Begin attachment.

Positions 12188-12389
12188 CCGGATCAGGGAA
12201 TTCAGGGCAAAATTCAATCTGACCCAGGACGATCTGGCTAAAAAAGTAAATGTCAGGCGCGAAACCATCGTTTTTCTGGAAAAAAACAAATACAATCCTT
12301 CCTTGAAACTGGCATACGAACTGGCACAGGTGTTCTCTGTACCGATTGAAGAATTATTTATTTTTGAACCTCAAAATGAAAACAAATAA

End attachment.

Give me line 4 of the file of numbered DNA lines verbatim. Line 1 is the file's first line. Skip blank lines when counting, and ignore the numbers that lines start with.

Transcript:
12301 CCTTGAAACTGGCATACGAACTGGCACAGGTGTTCTCTGTACCGATTGAAGAATTATTTATTTTTGAACCTCAAAATGAAAACAAATAA